It's fair to say that you're not going to be interested in the BoomBlaster unless its particular mix of 80s Ghetto Blaster style with modern inputs visually appeals to you. After all, at 666x231x 240mm and a hefty 6.8kg carrying weight, it's not exactly a subtle music option. It does have some aspirations to being portable, with the capability to run from a whopping 10 D-Cell batteries, although they'll also add to the carrying weight.
The one thing that we expected to find on a box like this was an easy top-mounted carrying handle. No luck, though; where a handle might have been placed is the pop-up CD tray, locked down with a circular dial. Instead, the unit comes with a single "guitar-strap" that hooks onto the sides. Around the front, under another circular dial, is the cover for the iPod dock, while at the back you'll find inputs for external audio sources, including a selectable switch for guitar or microphone input, along with a level control. It'd be feasible, therefore, to use the RV-NB70B as a small portable amp.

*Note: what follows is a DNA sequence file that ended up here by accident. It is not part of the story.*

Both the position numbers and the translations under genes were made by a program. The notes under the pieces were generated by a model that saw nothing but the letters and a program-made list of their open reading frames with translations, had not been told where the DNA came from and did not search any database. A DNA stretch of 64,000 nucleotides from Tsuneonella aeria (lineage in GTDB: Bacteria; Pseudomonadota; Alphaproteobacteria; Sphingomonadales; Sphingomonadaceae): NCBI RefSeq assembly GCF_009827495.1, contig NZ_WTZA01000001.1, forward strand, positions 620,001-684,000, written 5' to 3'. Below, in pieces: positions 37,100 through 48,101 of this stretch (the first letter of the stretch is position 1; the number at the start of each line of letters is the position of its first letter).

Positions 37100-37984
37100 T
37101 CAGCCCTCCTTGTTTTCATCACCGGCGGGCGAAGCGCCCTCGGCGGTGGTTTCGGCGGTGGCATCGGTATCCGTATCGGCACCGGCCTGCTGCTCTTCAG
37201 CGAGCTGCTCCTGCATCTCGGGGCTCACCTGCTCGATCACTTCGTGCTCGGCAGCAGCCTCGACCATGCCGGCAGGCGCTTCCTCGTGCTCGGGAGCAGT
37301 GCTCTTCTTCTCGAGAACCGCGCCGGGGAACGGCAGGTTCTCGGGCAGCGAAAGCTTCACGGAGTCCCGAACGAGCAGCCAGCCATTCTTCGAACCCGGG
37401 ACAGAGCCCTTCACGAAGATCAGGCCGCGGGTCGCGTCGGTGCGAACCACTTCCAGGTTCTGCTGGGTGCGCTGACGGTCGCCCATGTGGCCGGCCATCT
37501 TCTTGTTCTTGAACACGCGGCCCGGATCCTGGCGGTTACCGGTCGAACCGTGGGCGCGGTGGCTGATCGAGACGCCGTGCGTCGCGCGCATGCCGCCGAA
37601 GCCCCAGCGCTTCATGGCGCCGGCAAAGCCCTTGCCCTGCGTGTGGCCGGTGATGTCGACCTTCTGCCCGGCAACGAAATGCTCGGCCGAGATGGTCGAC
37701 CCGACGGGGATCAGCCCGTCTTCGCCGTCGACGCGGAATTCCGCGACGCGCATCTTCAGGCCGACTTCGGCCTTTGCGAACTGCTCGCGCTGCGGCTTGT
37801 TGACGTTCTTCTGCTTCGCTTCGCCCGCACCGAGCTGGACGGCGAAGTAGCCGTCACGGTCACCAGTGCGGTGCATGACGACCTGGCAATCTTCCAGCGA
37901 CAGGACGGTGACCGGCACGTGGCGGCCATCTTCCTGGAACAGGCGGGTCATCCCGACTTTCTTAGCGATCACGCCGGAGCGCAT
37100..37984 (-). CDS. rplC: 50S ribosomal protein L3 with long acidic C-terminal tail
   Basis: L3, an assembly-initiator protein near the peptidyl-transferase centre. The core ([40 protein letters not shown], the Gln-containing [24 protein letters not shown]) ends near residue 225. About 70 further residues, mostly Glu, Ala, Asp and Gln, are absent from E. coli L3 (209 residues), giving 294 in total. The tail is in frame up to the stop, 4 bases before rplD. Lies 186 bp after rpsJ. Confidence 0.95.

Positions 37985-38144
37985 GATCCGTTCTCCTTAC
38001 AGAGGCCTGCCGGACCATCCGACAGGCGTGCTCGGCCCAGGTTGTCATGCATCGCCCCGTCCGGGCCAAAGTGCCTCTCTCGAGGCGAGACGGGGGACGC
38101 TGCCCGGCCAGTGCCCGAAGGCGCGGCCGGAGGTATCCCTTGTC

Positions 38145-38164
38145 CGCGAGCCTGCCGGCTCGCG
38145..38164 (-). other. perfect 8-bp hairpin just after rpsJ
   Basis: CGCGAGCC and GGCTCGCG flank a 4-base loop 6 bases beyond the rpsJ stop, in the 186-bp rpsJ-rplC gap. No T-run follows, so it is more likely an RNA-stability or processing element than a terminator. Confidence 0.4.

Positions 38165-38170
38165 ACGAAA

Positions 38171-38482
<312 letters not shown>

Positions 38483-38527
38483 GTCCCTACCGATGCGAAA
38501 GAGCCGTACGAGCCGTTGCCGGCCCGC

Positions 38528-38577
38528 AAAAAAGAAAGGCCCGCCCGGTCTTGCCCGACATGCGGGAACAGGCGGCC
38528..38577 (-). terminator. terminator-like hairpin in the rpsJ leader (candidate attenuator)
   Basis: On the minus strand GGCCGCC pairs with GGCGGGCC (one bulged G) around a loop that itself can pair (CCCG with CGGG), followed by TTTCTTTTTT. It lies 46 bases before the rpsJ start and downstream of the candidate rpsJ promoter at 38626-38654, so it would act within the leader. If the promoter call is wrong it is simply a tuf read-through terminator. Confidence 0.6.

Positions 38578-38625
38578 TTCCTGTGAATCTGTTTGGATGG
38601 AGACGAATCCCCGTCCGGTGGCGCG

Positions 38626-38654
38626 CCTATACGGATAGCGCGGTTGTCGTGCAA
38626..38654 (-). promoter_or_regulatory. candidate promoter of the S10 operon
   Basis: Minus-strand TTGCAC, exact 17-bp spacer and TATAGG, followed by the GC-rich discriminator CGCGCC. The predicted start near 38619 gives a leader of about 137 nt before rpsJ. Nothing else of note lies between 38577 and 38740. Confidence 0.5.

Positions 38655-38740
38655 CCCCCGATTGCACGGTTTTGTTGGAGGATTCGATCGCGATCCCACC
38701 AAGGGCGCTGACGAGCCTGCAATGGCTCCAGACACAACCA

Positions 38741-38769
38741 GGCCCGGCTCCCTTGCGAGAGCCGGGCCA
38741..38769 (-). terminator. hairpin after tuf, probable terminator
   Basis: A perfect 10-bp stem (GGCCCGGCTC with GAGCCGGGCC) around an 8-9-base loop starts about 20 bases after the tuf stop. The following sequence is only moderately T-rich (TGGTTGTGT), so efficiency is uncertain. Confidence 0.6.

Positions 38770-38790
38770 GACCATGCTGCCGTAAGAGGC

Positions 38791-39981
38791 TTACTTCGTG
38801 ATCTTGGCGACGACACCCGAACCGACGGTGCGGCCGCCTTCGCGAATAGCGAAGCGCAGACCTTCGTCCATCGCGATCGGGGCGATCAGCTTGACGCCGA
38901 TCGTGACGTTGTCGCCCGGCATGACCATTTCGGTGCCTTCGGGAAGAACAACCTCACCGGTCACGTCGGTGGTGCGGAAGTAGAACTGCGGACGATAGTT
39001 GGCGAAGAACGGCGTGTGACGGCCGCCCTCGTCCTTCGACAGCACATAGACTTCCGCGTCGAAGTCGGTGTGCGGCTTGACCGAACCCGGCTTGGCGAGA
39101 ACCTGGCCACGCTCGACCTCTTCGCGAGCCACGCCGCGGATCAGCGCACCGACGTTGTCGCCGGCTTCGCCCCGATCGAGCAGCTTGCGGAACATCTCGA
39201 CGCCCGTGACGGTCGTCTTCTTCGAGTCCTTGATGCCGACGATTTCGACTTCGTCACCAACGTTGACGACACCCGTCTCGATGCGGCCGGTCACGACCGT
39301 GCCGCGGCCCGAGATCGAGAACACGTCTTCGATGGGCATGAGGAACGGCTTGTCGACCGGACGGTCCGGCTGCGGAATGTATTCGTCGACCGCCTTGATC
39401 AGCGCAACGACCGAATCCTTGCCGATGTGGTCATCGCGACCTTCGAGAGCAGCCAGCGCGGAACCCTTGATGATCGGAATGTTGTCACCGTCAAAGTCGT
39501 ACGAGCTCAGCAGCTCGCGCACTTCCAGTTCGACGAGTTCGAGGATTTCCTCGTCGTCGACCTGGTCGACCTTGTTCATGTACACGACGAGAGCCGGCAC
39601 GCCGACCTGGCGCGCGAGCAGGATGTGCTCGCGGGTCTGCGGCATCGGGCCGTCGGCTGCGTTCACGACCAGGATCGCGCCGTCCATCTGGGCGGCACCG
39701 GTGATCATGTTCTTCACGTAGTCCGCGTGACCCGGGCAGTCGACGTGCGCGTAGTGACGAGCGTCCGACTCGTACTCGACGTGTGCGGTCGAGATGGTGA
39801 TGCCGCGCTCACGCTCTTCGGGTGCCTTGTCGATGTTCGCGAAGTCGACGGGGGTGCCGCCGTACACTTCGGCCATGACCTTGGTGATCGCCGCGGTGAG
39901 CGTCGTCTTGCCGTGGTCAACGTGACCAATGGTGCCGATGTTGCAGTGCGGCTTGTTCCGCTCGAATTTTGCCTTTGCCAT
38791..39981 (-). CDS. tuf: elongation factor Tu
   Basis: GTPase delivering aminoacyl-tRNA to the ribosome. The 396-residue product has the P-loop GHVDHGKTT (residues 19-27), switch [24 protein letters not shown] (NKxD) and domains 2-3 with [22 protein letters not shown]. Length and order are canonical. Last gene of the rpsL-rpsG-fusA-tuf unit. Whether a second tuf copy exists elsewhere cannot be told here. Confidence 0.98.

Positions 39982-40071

The RV-NB70B's total output for its size is 40W, spread across two 5W main speakers and two 15W subwoofers; as such, it's not surprising that JVC's touting the RV-NB70B as a bass-thumping machine.
In terms of input formats, the RV-NB70B supports iPods of all types, and is shielded for iPhone audio, although the cassette deck-style dock makes it tricky to operate any touchscreen iPod or iPhone with any degree of finesse. Video outputs on the back make it feasible to run video from an iPod or iPhone over composite connections. CD audio is also supported, and the top-mounted tray will also read MP3 and WMA files, as will the front-mounted USB host port. Radio is also supported, but only FM, with no inbuilt DAB+ facility.